16. ^ a b Jentschura, Jung & Mickel, p. 16
  17. ^ Lengerer September 2008, pp. 23, 27
  18. ^ a b c d e Silverstone, p. 327
  19. ^ a b Silverstone, p. 328
  20. ^ Brook 1985, p. 268
  21. ^ a b Jentschura, Jung & Mickel, p. 17
  22. ^ Chesneau & Kolesnik, p. 221
  23. ^ a b c Brook 1999, p. 126
  24. ^ Brook 1999, pp. 125–26
  25. ^ Preston, p. 189
  26. ^ Lengerer September 2008, p. 27
  27. ^ a b Jentschura, Jung & Mickel, p. 18
  28. ^ Lengerer September 2008, pp. 22, 24, 26
  29. ^ Silverstone, p. 326
  30. ^ Lengerer September 2008, p. 30
  31. ^ Hackett & Kingsepp
  32. ^ Chesneau & Kolesnik, p. 222
  33. ^ Jentschura, Jung & Mickel, pp. 18–19
  34. ^ a b Silverstone, p. 334
  35. ^ Corkill, Ednan (18 December 2011). "How The Japan Times Saved a Foundering Battleship, Twice". The Japan Times. Retrieved 2 August 2012. 
  36. ^ a b c d McLaughlin 2003, pp. 84–85, 90
  37. ^ McLaughlin 2003, pp. 84, 86, 90
  38. ^ Silverstone, p. 337
  39. ^ Watts & Gordon, p. 26
  40. ^ McLaughlin 2003, p. 91
  41. ^ a b c d e McLaughlin 2003, pp. 107–08, 112–14
  42. ^ McLaughlin 2003, p. 107
  43. ^ McLaughlin 2008, p. 46
  44. ^ Preston, p. 207
  45. ^ McLaughlin 2003, p. 108
  46. ^ McLaughlin 2003, p. 48
  47. ^ McLaughlin 2008, p. 49
  48. ^ McLaughlin 2000, p. 57
  49. ^ a b McLaughlin 2000, pp. 54–55
  50. ^ McLaughlin 2000, p. 54
  51. ^ McLaughlin 2000, p. 64
  52. ^ McLaughlin 2000, p. 64
  53. ^ McLaughlin 2003, p. 142
  54. ^ McLaughlin, pp. 136–37
  55. ^ a b McLaughlin 2003, p. 136
  56. ^ McLaughlin 2003, pp. 137, 144
  57. ^ Forczyk, pp. 70–71
  58. ^ Lengerer September 2008b, p. 66
  59. ^ a b Gardiner & Gray, p. 227
  60. ^ a b c Jentschura, Jung & Mickel, p. 22
  61. ^ a b c d Silverstone, p. 332
  62. ^ a b Brook 1985, p. 282
  63. ^ a b c d e f Jentschura, Jung & Mickel, p. 23
  64. ^ a b c d e f Silverstone, p. 336
  65. ^ a b c d e Jentschura, Jung & Mickel, p. 24
  66. ^ a b c d e f g h i j Gardiner & Gray, p. 229
  67. ^ Jentschura, Jung & Mickel, p. 25
  68. ^ a b Silverstone, p. 328
  69. ^ a b Silverstone, p. 339
  70. ^ a b c d e f Gardiner & Gray, p. 230
  71. ^ a b c d Whitley, p. 193
  72. ^ a b c d e f Gardiner & Gray, p. 231
  73. ^ a b c d Whitley, p. 200
  74. ^ a b c d e f g h i j k l Gardiner & Gray, p. 232
  75. ^ Lengerer 2010, p. 26
  76. ^ a b c d Gardiner & Gray, p. 235
  77. ^ a b c d e f g h i j k l m n Chesneau, p. 178
  78. ^ Chesneau, p. 184
  79. ^ Garzke & Dulin, p. 85
  80. ^ Breyer, p. 330

References[edit]

  • Breyer, Siegfried (1973). Battleships and Battle Cruisers, 1905–1970. Garden City, New York: Doubleday. OCLC 702840. 
  • Brook, Peter (1985). "Armstrong Battleships for Japan". Warship International. Toledo, Ohio: International Naval Research Organization. XXII (3): 268–82. ISSN 0043-0374. 
  • Brook, Peter (1999). Warships for Export: Armstrong Warships 1867 – 1927. Gravesend, Kent, UK: World Ship Society. ISBN 0-905617-89-4.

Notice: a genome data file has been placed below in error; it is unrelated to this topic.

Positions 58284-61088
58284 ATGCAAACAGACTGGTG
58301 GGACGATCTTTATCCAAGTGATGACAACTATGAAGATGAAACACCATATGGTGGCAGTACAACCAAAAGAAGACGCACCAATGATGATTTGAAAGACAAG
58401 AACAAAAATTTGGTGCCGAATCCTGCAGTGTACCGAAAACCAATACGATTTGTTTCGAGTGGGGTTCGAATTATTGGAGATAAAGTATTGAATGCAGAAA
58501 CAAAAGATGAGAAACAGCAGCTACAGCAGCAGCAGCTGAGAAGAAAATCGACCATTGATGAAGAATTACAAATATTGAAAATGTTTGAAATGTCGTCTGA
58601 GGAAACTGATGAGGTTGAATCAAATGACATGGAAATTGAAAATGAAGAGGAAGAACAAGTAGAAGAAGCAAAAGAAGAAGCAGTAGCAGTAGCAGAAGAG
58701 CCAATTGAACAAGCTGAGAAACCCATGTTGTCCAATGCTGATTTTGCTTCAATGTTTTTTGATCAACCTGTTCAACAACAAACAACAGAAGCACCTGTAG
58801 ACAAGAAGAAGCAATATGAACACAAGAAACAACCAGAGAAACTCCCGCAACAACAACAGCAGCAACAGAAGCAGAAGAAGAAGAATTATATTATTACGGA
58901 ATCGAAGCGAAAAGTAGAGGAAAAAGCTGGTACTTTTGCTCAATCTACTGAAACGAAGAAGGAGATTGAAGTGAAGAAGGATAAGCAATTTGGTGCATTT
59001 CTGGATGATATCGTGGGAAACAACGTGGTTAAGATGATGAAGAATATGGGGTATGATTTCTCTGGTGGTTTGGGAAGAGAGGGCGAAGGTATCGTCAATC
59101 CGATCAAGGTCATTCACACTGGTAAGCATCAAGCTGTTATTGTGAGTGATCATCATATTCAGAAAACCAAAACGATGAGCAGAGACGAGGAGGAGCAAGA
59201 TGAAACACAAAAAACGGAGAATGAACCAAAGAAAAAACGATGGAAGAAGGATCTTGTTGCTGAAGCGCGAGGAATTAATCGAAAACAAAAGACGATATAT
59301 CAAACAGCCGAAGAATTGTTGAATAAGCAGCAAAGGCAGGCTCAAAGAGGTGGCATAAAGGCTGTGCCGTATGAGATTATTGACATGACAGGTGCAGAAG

• Chesneau, Roger, ed. (1980). Conway's All the World's Fighting Ships 1922–1946. Greenwich, UK: Conway Maritime Press. ISBN 0-85177-146-7. 
  • Chesneau, Roger & Kolesnik, Eugene M., eds. (1979). Conway's All the World's Fighting Ships 1860–1905. Greenwich, UK: Conway Maritime Press. ISBN 0-8317-0302-4. 
  • Forczyk, Robert (2009). Russian Battleship vs Japanese Battleship, Yellow Sea 1904–05. Osprey. ISBN 978-1-84603-330-8. 
  • Gardiner, Robert & Gray, Randal, eds. (1984). Conway's All the World's Fighting Ships: 1906–1921. Annapolis, Maryland: Naval Institute Press. ISBN 0-87021-907-3. 
  • Hackett, Bob & Kingsepp, Sander (2010). "IJN Repair Ship Asahi: Tabular Record of Movement". Kido Butai. Combinedfleet.com. Retrieved 2 August 2012. 
  • Jentschura, Hansgeorg; Jung, Dieter & Mickel, Peter (1977). Warships of the Imperial Japanese Navy, 1869–1945. Annapolis, Maryland: United States Naval Institute. ISBN 0-87021-893-X. 
  • Lengerer, Hans (September 2008). Ahlberg, Lars, ed. "Japanese Battleships and Battlecruisers – Part II". Contributions to the History of Imperial Japanese Warships (Paper V): 6–32. (subscription required)(contact the editor at lars.ahlberg@halmstad.mail.postnet.se for subscription information)
  • Lengerer, Hans (September 2008b). Ahlberg, Lars, ed. "Iwani (ex-Orël)". Contributions to the History of Imperial Japanese Warships (Paper V): 64–66. (subscription required)
  • Lengerer, Hans (March 2009). Ahlberg, Lars, ed. "Japanese Battleships and Battlecruisers – Part III". Contributions to the History of Imperial Japanese Warships (Paper VI): 7–55. (subscription required)
  • Lengerer, Hans (June 2010). Ahlberg, Lars, ed. "Battleships of the Kaga Class and the so-called Tosa Experiments". Contributions to the History of Imperial Japanese Warships (Special Paper I).  (subscription required)
  • McLaughlin, Stephen (September 2008). Ahlberg, Lars, ed. "Peresvet and Pobéda". Contributions to the History of Imperial Japanese Warships (Paper V): 45–49. (subscription required)
  • McLaughlin, Stephen (2000). Preston, Anthony, ed. The Retvizan: An American Battleship for the Czar. Warship. 2000–2001. London: Conway Maritime Press. pp. 48–65. ISBN 0-85177-791-0. 
  • McLaughlin, Stephen (2003). Russian & Soviet Battleships. Annapolis, Maryland: Naval Institute Press. ISBN 1-55750-481-4. 
  • Sandler, Stanley (2004). Battleships: An Illustrated History of their Impact. Weapons and Warfare. Santa Barbara, California: ABC Clio. ISBN 1-85109-410-5. 
  • Silverstone, Paul H. (1984). Directory of the World's Capital Ships. New York: Hippocrene Books. ISBN 0-88254-979-0. 
  • Stille, Mark (2008). Imperial Japanese Navy Battleships 1941-45. New Vanguard. 146. Botley, Oxford, UK: Osprey Publishing. ISBN 1-84603-280-6. 
  • Watts, Anthony John & Gordon, Brian G. (1971). The Imperial Japanese Navy. Garden City, New York: Doubleday. OCLC 202878. 
  • Whitley, M. J. (1998). Battleships of World War II. Annapolis, Maryland: Naval Institute Press. ISBN 1-55750-184-X. 

External links[edit]